Bank of Iceland Keeps 7-Day Lending Rate at 6.0%

August 21, 2013

A released statement from Iceland’s Monetary Policy Committee following today’s fifth policy meeting of 2013 made no changes to the final paragraph including the sentence on forward interest rate guidance.

The degree to which such normalization takes place through changes in nominal Central Bank rates will depend on future inflation developments, which in turn will depend on wage developments and exchange rate movements.

Inflation currently exceeds target but is projected to fall back in 2014.  The pace of deceleration hinges on wages and should be quicker than otherwise if pay awards do not exceed a rate consistent with the central bank’s inflation target. Provided that happens, officials are prepared to engineer a shallower rise of interest rates than otherwise, other things being equal.  Today’s statement revises projected GDP growth in 2014-15 down by a quarter to half a percentage point annually to slightly below 3% per annum.  Growth in 2013 will not quite reach 2%.  The statement also credits an exchange rate strategy implemented in May with stabilizing the krona.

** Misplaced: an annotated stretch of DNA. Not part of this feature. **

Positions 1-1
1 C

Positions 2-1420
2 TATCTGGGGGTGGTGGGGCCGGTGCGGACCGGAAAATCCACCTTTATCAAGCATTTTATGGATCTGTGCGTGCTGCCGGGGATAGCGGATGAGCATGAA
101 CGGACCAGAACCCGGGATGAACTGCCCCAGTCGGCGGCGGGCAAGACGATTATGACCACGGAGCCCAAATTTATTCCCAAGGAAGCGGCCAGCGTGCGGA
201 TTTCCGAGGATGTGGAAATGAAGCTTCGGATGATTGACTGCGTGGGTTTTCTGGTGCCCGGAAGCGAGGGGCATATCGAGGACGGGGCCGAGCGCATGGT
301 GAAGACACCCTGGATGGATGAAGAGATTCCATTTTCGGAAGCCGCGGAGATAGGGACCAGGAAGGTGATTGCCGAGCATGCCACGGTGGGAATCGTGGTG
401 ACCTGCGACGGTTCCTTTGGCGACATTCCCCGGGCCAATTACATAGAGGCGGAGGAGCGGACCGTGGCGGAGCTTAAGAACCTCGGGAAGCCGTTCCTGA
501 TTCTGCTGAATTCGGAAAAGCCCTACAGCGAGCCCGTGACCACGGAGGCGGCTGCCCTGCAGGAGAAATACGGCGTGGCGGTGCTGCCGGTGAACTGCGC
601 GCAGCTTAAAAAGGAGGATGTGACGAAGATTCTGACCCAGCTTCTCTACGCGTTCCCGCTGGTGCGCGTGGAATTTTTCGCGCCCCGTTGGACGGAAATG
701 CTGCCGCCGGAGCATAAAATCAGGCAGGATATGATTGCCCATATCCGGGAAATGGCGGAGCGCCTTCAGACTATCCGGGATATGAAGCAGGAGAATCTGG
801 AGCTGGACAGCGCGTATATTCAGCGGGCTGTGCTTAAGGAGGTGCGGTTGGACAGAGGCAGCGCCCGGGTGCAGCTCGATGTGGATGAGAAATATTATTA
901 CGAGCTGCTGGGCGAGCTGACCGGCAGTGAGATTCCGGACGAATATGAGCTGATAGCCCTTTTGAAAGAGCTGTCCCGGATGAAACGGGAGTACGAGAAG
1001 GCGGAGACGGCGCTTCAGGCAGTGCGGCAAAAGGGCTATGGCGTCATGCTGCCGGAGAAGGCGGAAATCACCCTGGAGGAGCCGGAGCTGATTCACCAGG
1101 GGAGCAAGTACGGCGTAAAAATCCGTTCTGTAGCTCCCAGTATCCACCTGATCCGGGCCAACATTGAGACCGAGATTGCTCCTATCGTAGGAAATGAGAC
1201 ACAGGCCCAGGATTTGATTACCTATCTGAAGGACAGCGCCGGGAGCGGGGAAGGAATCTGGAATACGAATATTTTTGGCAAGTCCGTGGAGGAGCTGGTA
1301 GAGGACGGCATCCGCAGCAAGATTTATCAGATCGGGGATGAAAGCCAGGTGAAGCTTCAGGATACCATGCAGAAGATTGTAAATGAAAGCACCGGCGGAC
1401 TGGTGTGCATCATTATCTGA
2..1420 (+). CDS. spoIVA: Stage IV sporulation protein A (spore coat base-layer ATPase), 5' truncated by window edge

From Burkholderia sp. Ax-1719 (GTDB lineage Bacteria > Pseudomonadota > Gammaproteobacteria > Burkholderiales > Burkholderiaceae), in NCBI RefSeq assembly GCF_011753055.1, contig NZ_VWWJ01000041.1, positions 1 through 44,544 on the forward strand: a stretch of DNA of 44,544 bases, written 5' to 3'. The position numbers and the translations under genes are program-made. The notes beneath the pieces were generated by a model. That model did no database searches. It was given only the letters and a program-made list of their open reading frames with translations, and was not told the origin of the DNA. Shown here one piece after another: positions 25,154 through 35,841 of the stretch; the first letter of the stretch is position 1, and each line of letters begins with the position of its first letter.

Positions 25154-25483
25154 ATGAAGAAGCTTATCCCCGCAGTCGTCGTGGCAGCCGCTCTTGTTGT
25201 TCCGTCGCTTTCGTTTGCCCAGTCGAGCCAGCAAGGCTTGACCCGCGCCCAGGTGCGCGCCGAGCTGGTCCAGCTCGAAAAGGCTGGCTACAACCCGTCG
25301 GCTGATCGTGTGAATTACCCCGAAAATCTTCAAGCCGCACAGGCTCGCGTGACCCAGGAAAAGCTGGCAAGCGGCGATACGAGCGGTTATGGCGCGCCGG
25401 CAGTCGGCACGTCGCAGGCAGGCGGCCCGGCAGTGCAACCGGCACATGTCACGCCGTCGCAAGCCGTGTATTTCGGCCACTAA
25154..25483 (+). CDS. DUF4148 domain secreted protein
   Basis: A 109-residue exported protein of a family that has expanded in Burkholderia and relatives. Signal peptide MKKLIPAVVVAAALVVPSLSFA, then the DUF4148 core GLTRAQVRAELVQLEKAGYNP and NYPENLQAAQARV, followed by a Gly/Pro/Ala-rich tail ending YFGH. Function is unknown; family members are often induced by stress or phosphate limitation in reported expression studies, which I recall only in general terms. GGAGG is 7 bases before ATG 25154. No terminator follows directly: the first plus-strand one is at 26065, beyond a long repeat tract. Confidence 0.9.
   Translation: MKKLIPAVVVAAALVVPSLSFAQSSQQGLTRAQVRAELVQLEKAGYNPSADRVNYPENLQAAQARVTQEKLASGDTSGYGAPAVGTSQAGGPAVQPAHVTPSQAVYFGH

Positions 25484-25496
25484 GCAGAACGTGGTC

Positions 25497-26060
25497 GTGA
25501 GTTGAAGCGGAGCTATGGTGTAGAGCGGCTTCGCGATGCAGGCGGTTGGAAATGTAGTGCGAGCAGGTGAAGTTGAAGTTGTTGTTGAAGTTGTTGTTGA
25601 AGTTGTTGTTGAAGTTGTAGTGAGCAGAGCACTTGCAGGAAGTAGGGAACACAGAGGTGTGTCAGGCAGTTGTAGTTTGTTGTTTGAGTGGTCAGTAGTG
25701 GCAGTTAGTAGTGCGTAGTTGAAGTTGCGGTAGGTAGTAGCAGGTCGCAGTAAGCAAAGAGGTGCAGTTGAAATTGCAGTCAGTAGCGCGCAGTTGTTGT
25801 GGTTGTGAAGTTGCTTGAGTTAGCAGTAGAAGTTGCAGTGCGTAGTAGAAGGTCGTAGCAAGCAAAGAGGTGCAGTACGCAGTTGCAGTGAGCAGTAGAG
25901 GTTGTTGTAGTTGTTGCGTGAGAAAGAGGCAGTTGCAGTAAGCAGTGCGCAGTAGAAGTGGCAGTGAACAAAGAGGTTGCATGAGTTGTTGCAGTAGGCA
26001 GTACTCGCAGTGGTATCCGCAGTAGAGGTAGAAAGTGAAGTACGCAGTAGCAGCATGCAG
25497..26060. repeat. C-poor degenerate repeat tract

Sedlabanki’s benchmark interest rate is only a third as high as the peak of 18% in late 2008 and prior to March 2009.  However, 175 basis points of tightening have already been completed through five measured 25-bp steps and one 50-bp increase.  The first of these actions occurred in August 2011, and the most recent was done last November.

Copyright 2013, Larry Greenberg.  All rights reserved.  No secondary distribution without express permission.

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